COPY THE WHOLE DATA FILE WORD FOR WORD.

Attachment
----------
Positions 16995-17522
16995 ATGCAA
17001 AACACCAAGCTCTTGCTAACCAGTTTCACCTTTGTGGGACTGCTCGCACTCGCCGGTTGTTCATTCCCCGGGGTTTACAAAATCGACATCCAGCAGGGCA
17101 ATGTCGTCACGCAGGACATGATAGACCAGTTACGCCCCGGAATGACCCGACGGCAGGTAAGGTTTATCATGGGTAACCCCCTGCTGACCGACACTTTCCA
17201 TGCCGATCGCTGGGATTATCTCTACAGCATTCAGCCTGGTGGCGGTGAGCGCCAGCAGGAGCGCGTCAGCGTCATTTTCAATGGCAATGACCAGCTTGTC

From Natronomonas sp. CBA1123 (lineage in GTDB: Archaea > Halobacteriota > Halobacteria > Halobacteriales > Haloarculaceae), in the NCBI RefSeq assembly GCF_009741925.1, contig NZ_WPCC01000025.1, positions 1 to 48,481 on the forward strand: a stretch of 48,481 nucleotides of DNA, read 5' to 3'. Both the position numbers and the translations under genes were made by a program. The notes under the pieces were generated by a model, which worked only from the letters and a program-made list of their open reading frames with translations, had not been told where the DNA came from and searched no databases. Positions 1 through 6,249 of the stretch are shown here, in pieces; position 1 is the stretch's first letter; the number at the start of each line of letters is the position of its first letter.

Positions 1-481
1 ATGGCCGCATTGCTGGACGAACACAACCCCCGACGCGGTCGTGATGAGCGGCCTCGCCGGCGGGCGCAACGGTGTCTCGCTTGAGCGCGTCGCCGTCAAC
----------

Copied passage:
Positions 16995-17522
16995 ATGCAA
17001 AACACCAAGCTCTTGCTAACCAGTTTCACCTTTGTGGGACTGCTCGCACTCGCCGGTTGTTCATTCCCCGGGGTTTACAAAATCGACATCCAGCAGGGCA
17101 ATGTCGTCACGCAGGACATGATAGACCAGTTACGCCCCGGAATGACCCGACGGCAGGTAAGGTTTATCATGGGTAACCCCCTGCTGACCGACACTTTCCA
17201 TGCCGATCGCTGGGATTATCTCTACAGCATTCAGCCTGGTGGCGGTGAGCGCCAGCAGGAGCGCGTCAGCGTCATTTTCAATGGCAATGACCAGCTTGTC

From Natronomonas sp. CBA1123 (lineage in GTDB: Archaea > Halobacteriota > Halobacteria > Halobacteriales > Haloarculaceae), in the NCBI RefSeq assembly GCF_009741925.1, contig NZ_WPCC01000025.1, positions 1 to 48,481 on the forward strand: a stretch of 48,481 nucleotides of DNA, read 5' to 3'. Both the position numbers and the translations under genes were made by a program. The notes under the pieces were generated by a model, which worked only from the letters and a program-made list of their open reading frames with translations, had not been told where the DNA came from and searched no databases. Positions 1 through 6,249 of the stretch are shown here, in pieces; position 1 is the stretch's first letter; the number at the start of each line of letters is the position of its first letter.

Positions 1-481
1 ATGGCCGCATTGCTGGACGAACACAACCCCCGACGCGGTCGTGATGAGCGGCCTCGCCGGCGGGCGCAACGGTGTCTCGCTTGAGCGCGTCGCCGTCAAC